Rodriguez, Craig blast way to All-Star win

Giants outfielder hits key homer; Bucs prospect wins in 'extras'

Richmond's Luigi Rodriguez is presented with his award as BUSH'S® All-Star MVP. (Rudy C. Jones/MiLB.com)

By Kelsie Heneghan / MiLB.com | July 11, 2018 11:38 PM

TRENTON, N.J. -- A night after competing in Home Run Derby, Luigi Rodriguez and Will Craig produced the long balls that really counted.

Rodriguez smacked a go-ahead solo shot in the eighth inning to secure BUSH'S® All-Star MVP honors. And when the Eastern League All-Star Classic ended in a 4-4 tie, Craig captured a head-to-head hitting competition that gave the Western Division the victory.

"He's just a special hitter with the hand-eye coordination that he has. [Rodriguez] hit that ball off Caleb Frare like he did. Left-handed hitters just don't hit him," Western manager Michael Ryan of the Altoona Curve said. "It's fun to be on this side of it this time for once. Hopefully, he can limit that a little bit when he plays against us. It's a special type of player."

Video: Rodriguez's go-ahead blast in EL All-Star Game

Phillies prospects Deivi Grullon and Jan Hernandez provided the early offense with homers for the Eastern Division. The Western Division's first 13 batters were retired before Harrisburg's Taylor Gushue, Akron's Joe Sever and Connor Marabell and Altoona's Ke'Bryan Hayes strung together one-out hits in the fifth. As the momentum started to switch for the first time, the Eastern Division brought in Binghamton left-hander Daniel Zamora.

Marabell and Hayes tagged up on a fly ball to right by Erie's Will Maddox, with Marabell scoring on a wild pitch to lift the West into a 3-3 tie.

"I was very excited," Rodriguez said. "Before that, I was nervous because we had not done that well, but once that happened, the energy came up, like we were going to win the game."


Gameday box score


The score was still knotted, Rodriguez stepped up in the eighth, looking for a good pitch. The Giants outfielder connected on an 0-1 offering from Frare, who came into the All-Star break with an 0.69 ERA in 26 appearances. Rodriguez watched the ball sail over the yellow line in left-center field that separates a good at-bat from a great one.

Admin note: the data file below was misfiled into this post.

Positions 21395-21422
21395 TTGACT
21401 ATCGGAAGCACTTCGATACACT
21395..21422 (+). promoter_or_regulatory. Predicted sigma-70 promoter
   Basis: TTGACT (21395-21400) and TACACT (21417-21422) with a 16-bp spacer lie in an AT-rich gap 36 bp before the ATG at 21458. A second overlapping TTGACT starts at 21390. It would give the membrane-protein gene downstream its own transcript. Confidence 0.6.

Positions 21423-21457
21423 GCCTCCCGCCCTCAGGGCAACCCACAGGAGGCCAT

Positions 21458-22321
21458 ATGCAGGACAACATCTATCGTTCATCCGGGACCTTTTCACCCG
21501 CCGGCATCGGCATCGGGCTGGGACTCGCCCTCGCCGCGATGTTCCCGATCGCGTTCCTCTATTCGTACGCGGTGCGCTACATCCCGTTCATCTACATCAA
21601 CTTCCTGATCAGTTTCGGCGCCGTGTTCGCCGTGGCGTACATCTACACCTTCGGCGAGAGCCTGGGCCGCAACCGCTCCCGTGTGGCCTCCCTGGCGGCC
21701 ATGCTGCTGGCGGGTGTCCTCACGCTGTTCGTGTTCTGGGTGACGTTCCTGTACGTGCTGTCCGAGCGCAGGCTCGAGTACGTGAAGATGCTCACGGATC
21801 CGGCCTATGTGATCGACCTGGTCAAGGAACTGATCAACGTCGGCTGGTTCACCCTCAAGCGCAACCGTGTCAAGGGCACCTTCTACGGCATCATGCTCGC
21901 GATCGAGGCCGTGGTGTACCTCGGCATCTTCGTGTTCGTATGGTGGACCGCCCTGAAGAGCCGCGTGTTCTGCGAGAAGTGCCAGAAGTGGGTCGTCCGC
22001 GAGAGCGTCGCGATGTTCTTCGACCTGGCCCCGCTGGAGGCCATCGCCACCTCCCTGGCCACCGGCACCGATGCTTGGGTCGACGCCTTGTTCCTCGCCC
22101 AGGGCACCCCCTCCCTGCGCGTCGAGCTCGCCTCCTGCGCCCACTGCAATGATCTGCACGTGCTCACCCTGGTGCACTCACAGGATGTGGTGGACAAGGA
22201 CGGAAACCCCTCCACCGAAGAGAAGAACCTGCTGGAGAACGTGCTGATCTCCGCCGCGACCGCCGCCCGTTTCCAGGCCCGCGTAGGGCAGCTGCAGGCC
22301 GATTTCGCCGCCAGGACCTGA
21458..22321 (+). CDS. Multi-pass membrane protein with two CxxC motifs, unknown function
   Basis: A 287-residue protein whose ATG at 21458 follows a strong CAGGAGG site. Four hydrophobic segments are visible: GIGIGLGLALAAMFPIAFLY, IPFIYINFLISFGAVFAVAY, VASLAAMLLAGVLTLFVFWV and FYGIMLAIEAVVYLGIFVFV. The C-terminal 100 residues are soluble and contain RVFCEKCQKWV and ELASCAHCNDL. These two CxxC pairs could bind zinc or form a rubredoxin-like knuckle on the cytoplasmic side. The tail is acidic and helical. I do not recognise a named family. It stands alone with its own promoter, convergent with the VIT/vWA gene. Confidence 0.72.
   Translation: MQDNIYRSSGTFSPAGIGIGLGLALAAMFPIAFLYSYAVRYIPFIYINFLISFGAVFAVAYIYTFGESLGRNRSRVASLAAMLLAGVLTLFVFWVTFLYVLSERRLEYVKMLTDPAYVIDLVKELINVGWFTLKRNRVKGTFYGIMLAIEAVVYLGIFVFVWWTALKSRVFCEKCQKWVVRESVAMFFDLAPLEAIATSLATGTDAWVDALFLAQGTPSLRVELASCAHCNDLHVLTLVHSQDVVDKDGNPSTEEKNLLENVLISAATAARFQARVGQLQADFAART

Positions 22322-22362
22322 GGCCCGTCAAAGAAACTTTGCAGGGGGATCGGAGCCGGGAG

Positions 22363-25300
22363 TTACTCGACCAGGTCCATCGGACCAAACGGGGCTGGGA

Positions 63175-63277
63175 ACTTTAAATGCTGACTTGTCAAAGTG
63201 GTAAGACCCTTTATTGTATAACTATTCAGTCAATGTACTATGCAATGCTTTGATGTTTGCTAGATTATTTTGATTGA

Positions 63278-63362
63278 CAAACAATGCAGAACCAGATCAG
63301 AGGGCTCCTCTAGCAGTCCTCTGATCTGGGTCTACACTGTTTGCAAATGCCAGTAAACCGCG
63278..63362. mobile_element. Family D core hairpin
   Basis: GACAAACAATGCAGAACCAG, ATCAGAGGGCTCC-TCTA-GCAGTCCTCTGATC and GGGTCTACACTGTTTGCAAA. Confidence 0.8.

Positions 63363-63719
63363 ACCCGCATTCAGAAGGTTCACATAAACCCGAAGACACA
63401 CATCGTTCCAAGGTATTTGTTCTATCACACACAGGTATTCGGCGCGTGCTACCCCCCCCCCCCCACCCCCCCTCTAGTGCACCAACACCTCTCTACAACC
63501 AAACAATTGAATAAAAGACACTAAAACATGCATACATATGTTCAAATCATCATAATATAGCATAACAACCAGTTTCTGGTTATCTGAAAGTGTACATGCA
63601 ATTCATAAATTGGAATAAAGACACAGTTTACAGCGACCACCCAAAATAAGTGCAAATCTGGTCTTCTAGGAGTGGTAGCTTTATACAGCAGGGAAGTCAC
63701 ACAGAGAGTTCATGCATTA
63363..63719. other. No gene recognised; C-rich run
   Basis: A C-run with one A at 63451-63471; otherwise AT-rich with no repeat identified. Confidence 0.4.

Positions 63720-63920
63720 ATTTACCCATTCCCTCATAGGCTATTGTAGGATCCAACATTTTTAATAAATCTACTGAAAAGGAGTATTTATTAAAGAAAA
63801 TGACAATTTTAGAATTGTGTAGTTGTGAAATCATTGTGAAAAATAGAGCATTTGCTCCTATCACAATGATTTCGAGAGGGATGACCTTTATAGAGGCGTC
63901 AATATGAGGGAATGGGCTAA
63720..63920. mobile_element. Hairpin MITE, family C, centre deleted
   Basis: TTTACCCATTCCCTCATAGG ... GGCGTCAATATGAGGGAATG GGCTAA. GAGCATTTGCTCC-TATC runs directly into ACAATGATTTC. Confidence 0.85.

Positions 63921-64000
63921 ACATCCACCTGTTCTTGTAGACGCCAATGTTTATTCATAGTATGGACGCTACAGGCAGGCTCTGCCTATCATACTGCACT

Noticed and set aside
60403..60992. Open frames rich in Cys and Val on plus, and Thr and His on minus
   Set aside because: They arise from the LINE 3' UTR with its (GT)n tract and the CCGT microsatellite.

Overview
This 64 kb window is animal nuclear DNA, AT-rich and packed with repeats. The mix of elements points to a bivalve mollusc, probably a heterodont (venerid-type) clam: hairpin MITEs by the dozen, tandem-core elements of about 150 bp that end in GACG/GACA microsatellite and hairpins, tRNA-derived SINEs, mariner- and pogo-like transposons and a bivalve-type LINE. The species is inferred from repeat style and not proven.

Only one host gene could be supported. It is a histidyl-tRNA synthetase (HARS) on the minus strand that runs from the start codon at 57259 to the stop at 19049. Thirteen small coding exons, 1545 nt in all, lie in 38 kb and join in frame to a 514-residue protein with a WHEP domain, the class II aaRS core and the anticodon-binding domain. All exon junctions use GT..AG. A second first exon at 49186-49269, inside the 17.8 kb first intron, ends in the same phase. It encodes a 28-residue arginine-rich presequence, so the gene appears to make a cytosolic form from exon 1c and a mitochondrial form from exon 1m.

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"It was a good feeling," he said. "I was proud of myself."

Rodriguez spent the first eight years of his career in the Indians system before becoming a free agent in November. The Giants signed the 25-year-old in late February, just in time for Spring Training.

Since switching Eastern League clubhouses, Rodriguez has 10 homers, three away from a career high while hitting .305 in 70 games with Richmond.

"I feel like it's me knowing the league and also staying consistent with my routines and my mechanics, definitely helped translate from last year," he said.

The East rallied in the ninth as Binghamton's Patrick Mazeika singled and scored the tying run on a double by Trenton's Trey Amburgey.

Video: Amburgey's game-tying hit in EL All-Star Game

Before the game, Ryan was informed that a hitting competition would take the place of extra innings. His first choice, top Orioles prospect Ryan Mountcastle, declined. So with the score knotted at 4-4, the skipper turned to Craig.

"Somewhat volunteered, somewhat was chosen after [Tuesday], which I get, I did pretty well. But was definitely dragging a little bit after all the swings [in the Derby]," the Pirates' 16th-ranked prospect said. "They said, 'Don't hit ground balls.' I said OK, so I tried not to do that."

Video: Craig helps West win ASG in hitting challenge

Knowing home runs were worth the most points, Craig was looking to leave the yard. He did, totaling 305 points. Reading's Zach Green stepped to the plate for the Eastern Division and came up 30 points short.

"It's definitely something you think about when you're in your backyard, playing with your dad or the local kids in the neighborhood, whoever, having a swing-off," Craig said after taking a Gatorade bath. "That was really cool."

Kelsie Heneghan is a contributor to MiLB.com. Follow her on Twitter @Kelsie_Heneghan. This story was not subject to the approval of the National Association of Professional Baseball Leagues or its clubs.

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